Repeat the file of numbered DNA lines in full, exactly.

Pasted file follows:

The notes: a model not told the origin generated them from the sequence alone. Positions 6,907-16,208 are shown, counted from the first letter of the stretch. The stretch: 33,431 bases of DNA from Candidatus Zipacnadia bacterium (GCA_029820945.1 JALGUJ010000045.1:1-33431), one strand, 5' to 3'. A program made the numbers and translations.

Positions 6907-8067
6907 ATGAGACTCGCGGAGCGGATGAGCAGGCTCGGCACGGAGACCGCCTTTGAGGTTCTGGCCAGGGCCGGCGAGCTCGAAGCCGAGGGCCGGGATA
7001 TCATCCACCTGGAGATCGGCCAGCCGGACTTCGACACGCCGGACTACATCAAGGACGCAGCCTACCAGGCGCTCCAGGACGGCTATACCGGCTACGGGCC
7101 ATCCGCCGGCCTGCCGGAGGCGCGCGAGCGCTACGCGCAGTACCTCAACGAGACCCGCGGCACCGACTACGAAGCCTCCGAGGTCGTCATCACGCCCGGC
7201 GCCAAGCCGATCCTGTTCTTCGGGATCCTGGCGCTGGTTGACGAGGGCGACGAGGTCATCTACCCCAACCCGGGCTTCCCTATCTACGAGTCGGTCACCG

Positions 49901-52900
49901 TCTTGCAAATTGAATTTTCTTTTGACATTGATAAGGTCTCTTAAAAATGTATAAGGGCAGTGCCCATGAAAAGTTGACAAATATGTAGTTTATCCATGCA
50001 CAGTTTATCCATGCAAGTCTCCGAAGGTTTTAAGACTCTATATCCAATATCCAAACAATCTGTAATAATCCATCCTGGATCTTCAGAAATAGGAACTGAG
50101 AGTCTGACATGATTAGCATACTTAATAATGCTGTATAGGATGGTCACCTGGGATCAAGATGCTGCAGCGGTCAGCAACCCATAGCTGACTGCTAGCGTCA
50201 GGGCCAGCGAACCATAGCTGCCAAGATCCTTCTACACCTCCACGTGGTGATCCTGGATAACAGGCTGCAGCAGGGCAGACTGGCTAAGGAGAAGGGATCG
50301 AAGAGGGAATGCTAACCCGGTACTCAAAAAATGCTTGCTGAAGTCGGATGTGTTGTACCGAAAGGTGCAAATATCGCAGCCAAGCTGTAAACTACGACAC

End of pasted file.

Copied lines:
The notes: a model not told the origin generated them from the sequence alone. Positions 6,907-16,208 are shown, counted from the first letter of the stretch. The stretch: 33,431 bases of DNA from Candidatus Zipacnadia bacterium (GCA_029820945.1 JALGUJ010000045.1:1-33431), one strand, 5' to 3'. A program made the numbers and translations.

Positions 6907-8067
6907 ATGAGACTCGCGGAGCGGATGAGCAGGCTCGGCACGGAGACCGCCTTTGAGGTTCTGGCCAGGGCCGGCGAGCTCGAAGCCGAGGGCCGGGATA
7001 TCATCCACCTGGAGATCGGCCAGCCGGACTTCGACACGCCGGACTACATCAAGGACGCAGCCTACCAGGCGCTCCAGGACGGCTATACCGGCTACGGGCC
7101 ATCCGCCGGCCTGCCGGAGGCGCGCGAGCGCTACGCGCAGTACCTCAACGAGACCCGCGGCACCGACTACGAAGCCTCCGAGGTCGTCATCACGCCCGGC
7201 GCCAAGCCGATCCTGTTCTTCGGGATCCTGGCGCTGGTTGACGAGGGCGACGAGGTCATCTACCCCAACCCGGGCTTCCCTATCTACGAGTCGGTCACCG

Positions 49901-52900
49901 TCTTGCAAATTGAATTTTCTTTTGACATTGATAAGGTCTCTTAAAAATGTATAAGGGCAGTGCCCATGAAAAGTTGACAAATATGTAGTTTATCCATGCA
50001 CAGTTTATCCATGCAAGTCTCCGAAGGTTTTAAGACTCTATATCCAATATCCAAACAATCTGTAATAATCCATCCTGGATCTTCAGAAATAGGAACTGAG
50101 AGTCTGACATGATTAGCATACTTAATAATGCTGTATAGGATGGTCACCTGGGATCAAGATGCTGCAGCGGTCAGCAACCCATAGCTGACTGCTAGCGTCA
50201 GGGCCAGCGAACCATAGCTGCCAAGATCCTTCTACACCTCCACGTGGTGATCCTGGATAACAGGCTGCAGCAGGGCAGACTGGCTAAGGAGAAGGGATCG
50301 AAGAGGGAATGCTAACCCGGTACTCAAAAAATGCTTGCTGAAGTCGGATGTGTTGTACCGAAAGGTGCAAATATCGCAGCCAAGCTGTAAACTACGACAC